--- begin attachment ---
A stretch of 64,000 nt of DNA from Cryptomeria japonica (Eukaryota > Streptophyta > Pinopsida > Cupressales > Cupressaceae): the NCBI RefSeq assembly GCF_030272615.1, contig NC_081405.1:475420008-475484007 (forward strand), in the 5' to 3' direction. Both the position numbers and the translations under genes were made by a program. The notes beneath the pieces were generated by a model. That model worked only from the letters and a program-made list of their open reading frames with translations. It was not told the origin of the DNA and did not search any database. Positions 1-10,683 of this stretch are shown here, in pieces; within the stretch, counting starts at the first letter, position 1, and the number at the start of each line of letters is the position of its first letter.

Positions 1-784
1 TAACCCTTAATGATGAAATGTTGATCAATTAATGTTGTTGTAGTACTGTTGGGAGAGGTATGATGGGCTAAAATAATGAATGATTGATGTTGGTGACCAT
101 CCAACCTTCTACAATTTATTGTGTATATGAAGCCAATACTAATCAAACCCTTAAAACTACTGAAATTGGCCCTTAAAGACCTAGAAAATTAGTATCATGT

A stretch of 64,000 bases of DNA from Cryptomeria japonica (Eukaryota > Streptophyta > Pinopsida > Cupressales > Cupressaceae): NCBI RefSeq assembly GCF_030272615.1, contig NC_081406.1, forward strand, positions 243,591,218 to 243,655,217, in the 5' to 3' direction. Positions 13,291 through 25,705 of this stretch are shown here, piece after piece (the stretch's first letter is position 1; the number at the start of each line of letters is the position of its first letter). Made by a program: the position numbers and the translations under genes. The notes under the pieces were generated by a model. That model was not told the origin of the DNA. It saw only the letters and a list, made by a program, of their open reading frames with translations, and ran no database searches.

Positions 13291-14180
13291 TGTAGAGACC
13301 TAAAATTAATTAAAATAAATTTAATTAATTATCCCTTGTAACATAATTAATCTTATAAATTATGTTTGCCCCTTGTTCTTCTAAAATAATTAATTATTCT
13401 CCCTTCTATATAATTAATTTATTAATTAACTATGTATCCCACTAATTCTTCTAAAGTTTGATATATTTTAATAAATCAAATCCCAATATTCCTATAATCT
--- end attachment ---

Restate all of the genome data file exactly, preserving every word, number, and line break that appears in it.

A stretch of 64,000 nt of DNA from Cryptomeria japonica (Eukaryota > Streptophyta > Pinopsida > Cupressales > Cupressaceae): the NCBI RefSeq assembly GCF_030272615.1, contig NC_081405.1:475420008-475484007 (forward strand), in the 5' to 3' direction. Both the position numbers and the translations under genes were made by a program. The notes beneath the pieces were generated by a model. That model worked only from the letters and a program-made list of their open reading frames with translations. It was not told the origin of the DNA and did not search any database. Positions 1-10,683 of this stretch are shown here, in pieces; within the stretch, counting starts at the first letter, position 1, and the number at the start of each line of letters is the position of its first letter.

Positions 1-784
1 TAACCCTTAATGATGAAATGTTGATCAATTAATGTTGTTGTAGTACTGTTGGGAGAGGTATGATGGGCTAAAATAATGAATGATTGATGTTGGTGACCAT
101 CCAACCTTCTACAATTTATTGTGTATATGAAGCCAATACTAATCAAACCCTTAAAACTACTGAAATTGGCCCTTAAAGACCTAGAAAATTAGTATCATGT

A stretch of 64,000 bases of DNA from Cryptomeria japonica (Eukaryota > Streptophyta > Pinopsida > Cupressales > Cupressaceae): NCBI RefSeq assembly GCF_030272615.1, contig NC_081406.1, forward strand, positions 243,591,218 to 243,655,217, in the 5' to 3' direction. Positions 13,291 through 25,705 of this stretch are shown here, piece after piece (the stretch's first letter is position 1; the number at the start of each line of letters is the position of its first letter). Made by a program: the position numbers and the translations under genes. The notes under the pieces were generated by a model. That model was not told the origin of the DNA. It saw only the letters and a list, made by a program, of their open reading frames with translations, and ran no database searches.

Positions 13291-14180
13291 TGTAGAGACC
13301 TAAAATTAATTAAAATAAATTTAATTAATTATCCCTTGTAACATAATTAATCTTATAAATTATGTTTGCCCCTTGTTCTTCTAAAATAATTAATTATTCT
13401 CCCTTCTATATAATTAATTTATTAATTAACTATGTATCCCACTAATTCTTCTAAAGTTTGATATATTTTAATAAATCAAATCCCAATATTCCTATAATCT